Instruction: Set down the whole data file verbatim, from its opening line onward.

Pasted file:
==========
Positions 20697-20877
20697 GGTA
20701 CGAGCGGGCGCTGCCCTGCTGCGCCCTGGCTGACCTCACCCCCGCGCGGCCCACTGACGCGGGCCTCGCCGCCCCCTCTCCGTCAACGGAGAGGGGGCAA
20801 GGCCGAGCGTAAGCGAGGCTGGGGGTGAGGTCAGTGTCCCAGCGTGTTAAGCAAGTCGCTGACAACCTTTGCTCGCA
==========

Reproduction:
Positions 20697-20877
20697 GGTA
20701 CGAGCGGGCGCTGCCCTGCTGCGCCCTGGCTGACCTCACCCCCGCGCGGCCCACTGACGCGGGCCTCGCCGCCCCCTCTCCGTCAACGGAGAGGGGGCAA
20801 GGCCGAGCGTAAGCGAGGCTGGGGGTGAGGTCAGTGTCCCAGCGTGTTAAGCAAGTCGCTGACAACCTTTGCTCGCA